We note that the previous Very Large Telescope Interferometer (VLTI) Mid-Infrared Interferometric Instrument (MIDI) observations towards FU Ori have suggested a hot inner disk, which has 1.8–2.0 au and 0.94–1.2 au semimajor and semiminor axes (Quanz et al. 2007). Limited by sensitivity and missing short spacing, the size of the mid-infrared disk observed by VLT-MIDI may be considered the lower limit of the disk size observed in the millimeter bands. The previous detection of linearly polarized infrared scattered light from the ~007 resolution observations of Subaru-HiCIAO (Liu et al. 2016b) also suggested that FU Ori S is associated with an unresolved dusty disk (Fig. 2).

thumbnail Fig. 3

Observed fluxes from the two components, FU Ori and FU Ori S, resolved at 33 GHz (Fig. 1, right). Top: blue and red data points are the JVLA Ka band measurements around FU Ori and FU Ori S, respectively. Solid lines are regression curves to derive spectral indices (α). Bottom: a comparison of the measured fluxes from the JVLA X band (8–10 GHz) and Ka band (29–36 GHz), the SMA 224 GHz and 272 GHz, and the ALMA 345 GHz observations. The ALMA measurements were quoted from Hales et al. (2015). We do not obtain any significant detection with the observations of JVLA at X band (8–10 GHz) and provide here the 1–3σ upper limits. In the bottom panel, the plotted 224 GHz and 272 GHz data assume that the flux ratio between FU Ori and FU Ori S is identical to that at 33 GHz. We considered a ~20% nominal absolute flux error for the SMA and ALMA measurements. We caution that the 33 GHz, 224 GHz, 272 GHz, and 346 GHz data presented here were not observed with the same uv coverage.

Open with DEXTER

The upper panel of Fig. 3 shows the measured 29–37 GHz SEDs of FU Ori and FU Ori S. We performed least square fittings to determine their spectral indices (α). We determine our fitting results and errors using a bootstrapping process. We disturb data points at each frequency with a Gaussian random number of which the standard deviation is the 1σ uncertainty of the measured flux. In the end, α and its error were determined by the mean and standard deviations of the fittings to 10 000 independent realizations of perturbed fluxes. The derived α in this frequency range for FU Ori and FU Ori S are labeled in Fig. 3, which are 1.56 ± 0.47 and 1.43 ± 0.72, respectively. The large fitting errors of α are related to our small frequency coverage. In this case, small flux errors at the highest and the lowest observed frequencies can significantly impact the fittings of α. The fitted α values are consistent with the black body emission in Rayleigh-Jeans limit to 1σ (i.e., α = 2; for more discussion see Sect. 4.1). Incorporating free-free emission from a little amount of ionized gas may explain the lower than 2.0 spectral indices, which, however, is only marginally constrained by our present frequency coverage (Sect. 4.1). Extrapolating the overall 33 GHz flux to 224 GHz and 272 GHz assuming α = 2 can account for 86% and 60% of the fluxes detected by SMA at these frequencies. Extrapolating the 33 GHz fluxes of FU Ori and FU Ori S to 346 GHz assuming α = 2 can account for 45% and 54% of the flux detected by ALMA (Hales et al. 2015). We note that the typical absolute flux calibration error of ALMA at high frequency bands, and that of SMA, can be 15–20%, which is not considered in the estimates of percentages here.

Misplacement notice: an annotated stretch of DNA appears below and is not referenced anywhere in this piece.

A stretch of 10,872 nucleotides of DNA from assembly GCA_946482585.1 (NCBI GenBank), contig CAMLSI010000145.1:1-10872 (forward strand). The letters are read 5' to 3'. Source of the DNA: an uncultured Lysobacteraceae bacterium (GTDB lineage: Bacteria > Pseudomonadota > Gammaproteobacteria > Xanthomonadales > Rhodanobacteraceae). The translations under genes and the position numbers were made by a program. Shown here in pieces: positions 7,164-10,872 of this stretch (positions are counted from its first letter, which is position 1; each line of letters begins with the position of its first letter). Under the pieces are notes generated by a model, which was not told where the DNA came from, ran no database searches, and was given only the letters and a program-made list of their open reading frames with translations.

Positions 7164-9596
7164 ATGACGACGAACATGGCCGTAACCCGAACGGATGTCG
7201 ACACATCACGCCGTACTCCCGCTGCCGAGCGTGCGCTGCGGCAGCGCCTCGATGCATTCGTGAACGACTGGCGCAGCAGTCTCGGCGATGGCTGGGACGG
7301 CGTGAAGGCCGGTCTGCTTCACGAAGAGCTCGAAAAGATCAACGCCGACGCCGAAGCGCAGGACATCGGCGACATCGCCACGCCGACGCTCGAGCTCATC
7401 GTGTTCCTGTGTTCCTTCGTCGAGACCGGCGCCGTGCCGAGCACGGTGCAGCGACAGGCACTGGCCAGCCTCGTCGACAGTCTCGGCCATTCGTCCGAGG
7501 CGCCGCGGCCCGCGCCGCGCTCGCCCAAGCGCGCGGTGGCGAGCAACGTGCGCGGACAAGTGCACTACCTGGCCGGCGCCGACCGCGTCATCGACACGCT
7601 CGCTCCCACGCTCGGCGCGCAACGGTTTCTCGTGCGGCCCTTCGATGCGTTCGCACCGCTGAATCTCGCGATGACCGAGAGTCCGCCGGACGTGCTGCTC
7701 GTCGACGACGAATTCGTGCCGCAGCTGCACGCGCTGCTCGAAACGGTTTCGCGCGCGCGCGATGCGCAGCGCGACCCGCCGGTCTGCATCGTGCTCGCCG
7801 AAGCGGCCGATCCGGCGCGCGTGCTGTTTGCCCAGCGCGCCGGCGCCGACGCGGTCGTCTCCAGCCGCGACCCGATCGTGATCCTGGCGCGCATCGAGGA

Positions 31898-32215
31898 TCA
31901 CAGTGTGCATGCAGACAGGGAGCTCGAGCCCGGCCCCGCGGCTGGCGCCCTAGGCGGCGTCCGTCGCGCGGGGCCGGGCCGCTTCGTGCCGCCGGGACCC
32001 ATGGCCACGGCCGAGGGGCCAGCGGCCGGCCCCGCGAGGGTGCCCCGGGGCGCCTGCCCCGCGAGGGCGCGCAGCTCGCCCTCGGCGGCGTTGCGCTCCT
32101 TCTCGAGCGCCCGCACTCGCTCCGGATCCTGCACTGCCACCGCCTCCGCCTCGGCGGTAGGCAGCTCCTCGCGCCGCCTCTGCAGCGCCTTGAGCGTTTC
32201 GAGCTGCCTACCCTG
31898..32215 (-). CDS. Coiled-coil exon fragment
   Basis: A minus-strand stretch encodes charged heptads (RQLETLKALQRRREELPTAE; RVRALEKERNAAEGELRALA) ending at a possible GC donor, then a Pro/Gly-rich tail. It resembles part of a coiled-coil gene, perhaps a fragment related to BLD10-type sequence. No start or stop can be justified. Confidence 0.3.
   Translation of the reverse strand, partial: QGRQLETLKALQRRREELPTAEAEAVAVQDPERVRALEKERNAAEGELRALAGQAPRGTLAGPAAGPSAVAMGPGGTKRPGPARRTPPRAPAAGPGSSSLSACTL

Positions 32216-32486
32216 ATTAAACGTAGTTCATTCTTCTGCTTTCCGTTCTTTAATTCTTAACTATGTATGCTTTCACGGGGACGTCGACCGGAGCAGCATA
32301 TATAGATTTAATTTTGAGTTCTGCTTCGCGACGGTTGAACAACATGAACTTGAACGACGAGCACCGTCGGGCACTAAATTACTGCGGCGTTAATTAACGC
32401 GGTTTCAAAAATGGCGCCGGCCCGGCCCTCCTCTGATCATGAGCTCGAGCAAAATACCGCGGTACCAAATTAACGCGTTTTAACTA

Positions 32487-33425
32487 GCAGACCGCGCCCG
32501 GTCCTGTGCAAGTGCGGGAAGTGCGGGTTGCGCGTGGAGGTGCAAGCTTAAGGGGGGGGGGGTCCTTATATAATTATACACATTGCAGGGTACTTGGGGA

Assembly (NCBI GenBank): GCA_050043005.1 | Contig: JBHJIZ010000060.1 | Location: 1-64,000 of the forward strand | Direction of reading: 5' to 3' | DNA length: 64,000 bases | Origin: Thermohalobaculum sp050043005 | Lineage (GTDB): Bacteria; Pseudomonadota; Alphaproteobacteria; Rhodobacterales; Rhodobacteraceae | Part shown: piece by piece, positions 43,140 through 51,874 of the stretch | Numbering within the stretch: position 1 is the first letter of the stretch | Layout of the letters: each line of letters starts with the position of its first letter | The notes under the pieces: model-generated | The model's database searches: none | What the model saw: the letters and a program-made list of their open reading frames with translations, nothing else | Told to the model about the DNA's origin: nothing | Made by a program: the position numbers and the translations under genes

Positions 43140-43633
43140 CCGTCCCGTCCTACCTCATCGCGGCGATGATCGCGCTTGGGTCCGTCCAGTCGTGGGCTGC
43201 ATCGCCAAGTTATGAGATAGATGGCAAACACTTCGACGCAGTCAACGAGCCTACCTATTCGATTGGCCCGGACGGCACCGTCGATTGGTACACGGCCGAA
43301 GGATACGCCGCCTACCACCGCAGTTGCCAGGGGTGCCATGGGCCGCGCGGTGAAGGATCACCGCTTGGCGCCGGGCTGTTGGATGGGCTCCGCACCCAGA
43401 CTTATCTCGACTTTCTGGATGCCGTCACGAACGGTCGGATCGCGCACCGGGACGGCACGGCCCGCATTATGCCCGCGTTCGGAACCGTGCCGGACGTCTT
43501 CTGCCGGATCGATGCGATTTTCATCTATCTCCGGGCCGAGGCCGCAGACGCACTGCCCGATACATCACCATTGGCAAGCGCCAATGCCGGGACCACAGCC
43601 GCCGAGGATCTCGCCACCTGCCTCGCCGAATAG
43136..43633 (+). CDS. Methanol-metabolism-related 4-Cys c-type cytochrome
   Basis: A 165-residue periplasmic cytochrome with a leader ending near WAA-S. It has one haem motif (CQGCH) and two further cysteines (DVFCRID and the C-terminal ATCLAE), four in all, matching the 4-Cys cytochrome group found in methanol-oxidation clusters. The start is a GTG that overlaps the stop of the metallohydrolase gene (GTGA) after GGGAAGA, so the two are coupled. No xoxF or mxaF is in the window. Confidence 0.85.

Jointly fitting all observed data (Fig. 3, bottom panel) assuming that the flux ratio between FU Ori and FU Ori S at 224 GHz and 272 GHz is identical to that at 33 GHz, yielded α = 2.3 ± 0.06 for both sources. The derived larger values of α after incorporating the SMA 272 GHz and ALMA 346 GHz measurements in the fits may be explained by the fact that these SMA and ALMA3 observations covered shorter spacing in uv sampling than the SMA 224 GHz and the JVLA observations (Sects. 2.1.1, 2.2.1). Therefore, the 272 GHz and 346 GHz observations may have recovered more extended fluxes (for more discussion see Dunham et al. 2014). Since these observations were separated in time by several years, we also cannot rule out the interpretation by time varying (sub)millimeter fluxes. For an optically thick emission source, both changing temperature distribution or changing surface geometry can result in time varying fluxes. For a few au scale circumstellar disks, the characteristic variational timescale may be as short as a few years (e.g., dynamical timescale). On the other hand, there is not yet observational evidence for flux variability at >20 μm wavelengths (e.g., Green et al. 2016). Finally, it is also possible that the JVLA, SMA, and ALMA observations have recovered all fluxes at the observed frequency bands without being affected by missing short spacing issues. Instead, the fluxes are contributed by an optically thicker dust component, an optically thinner dust component, and potentially an ionized gas component, which dominate the fluxes at frequencies higher than ~224 GHz, frequencies in between 29 GHz and 224 GHz, and frequencies lower than 10 GHz, respectively. Such a combination naturally leads to the varying spectral index over frequency. Example of SED models based on such a hypothesis will be given in Sect. 4.

thumbnail Fig. 4

Fiducial SED models for FU Ori (upper) and FU Ori S (lower). Dotted lines show the fluxes of the optical thinner and cooler dust components; dashed-dotted lines show the fluxes of the optically thicker hot dust components; dashed lines show the fluxes of the ionized components; solid curves show the integrated fluxes. The horizontal bars in the left panels are the same as those in the bottom panel of Fig. 3. The plotted 224 GHz and 272 GHz data assume that the flux ratio between FU Ori and FU Ori S is identical to that at 33 GHz.